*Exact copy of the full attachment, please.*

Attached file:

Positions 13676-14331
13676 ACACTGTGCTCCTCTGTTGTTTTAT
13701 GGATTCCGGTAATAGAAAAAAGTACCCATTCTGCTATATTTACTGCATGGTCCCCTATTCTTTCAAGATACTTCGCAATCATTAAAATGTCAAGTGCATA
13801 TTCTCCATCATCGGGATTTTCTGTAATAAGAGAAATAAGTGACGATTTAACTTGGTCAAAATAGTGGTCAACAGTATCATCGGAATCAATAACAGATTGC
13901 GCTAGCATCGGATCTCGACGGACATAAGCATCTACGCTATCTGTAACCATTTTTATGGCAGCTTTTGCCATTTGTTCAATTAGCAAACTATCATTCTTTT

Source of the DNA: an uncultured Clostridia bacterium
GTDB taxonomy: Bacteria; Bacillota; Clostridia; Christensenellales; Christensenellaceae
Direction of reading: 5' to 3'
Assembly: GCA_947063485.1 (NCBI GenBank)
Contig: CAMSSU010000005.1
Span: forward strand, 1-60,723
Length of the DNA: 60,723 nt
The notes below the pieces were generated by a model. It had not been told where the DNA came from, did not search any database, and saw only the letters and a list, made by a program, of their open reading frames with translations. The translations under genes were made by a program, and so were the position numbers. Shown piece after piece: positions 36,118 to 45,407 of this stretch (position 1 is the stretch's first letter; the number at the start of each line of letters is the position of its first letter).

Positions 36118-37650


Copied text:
Positions 13676-14331
13676 ACACTGTGCTCCTCTGTTGTTTTAT
13701 GGATTCCGGTAATAGAAAAAAGTACCCATTCTGCTATATTTACTGCATGGTCCCCTATTCTTTCAAGATACTTCGCAATCATTAAAATGTCAAGTGCATA
13801 TTCTCCATCATCGGGATTTTCTGTAATAAGAGAAATAAGTGACGATTTAACTTGGTCAAAATAGTGGTCAACAGTATCATCGGAATCAATAACAGATTGC
13901 GCTAGCATCGGATCTCGACGGACATAAGCATCTACGCTATCTGTAACCATTTTTATGGCAGCTTTTGCCATTTGTTCAATTAGCAAACTATCATTCTTTT

Source of the DNA: an uncultured Clostridia bacterium
GTDB taxonomy: Bacteria; Bacillota; Clostridia; Christensenellales; Christensenellaceae
Direction of reading: 5' to 3'
Assembly: GCA_947063485.1 (NCBI GenBank)
Contig: CAMSSU010000005.1
Span: forward strand, 1-60,723
Length of the DNA: 60,723 nt
The notes below the pieces were generated by a model. It had not been told where the DNA came from, did not search any database, and saw only the letters and a list, made by a program, of their open reading frames with translations. The translations under genes were made by a program, and so were the position numbers. Shown piece after piece: positions 36,118 to 45,407 of this stretch (position 1 is the stretch's first letter; the number at the start of each line of letters is the position of its first letter).

Positions 36118-37650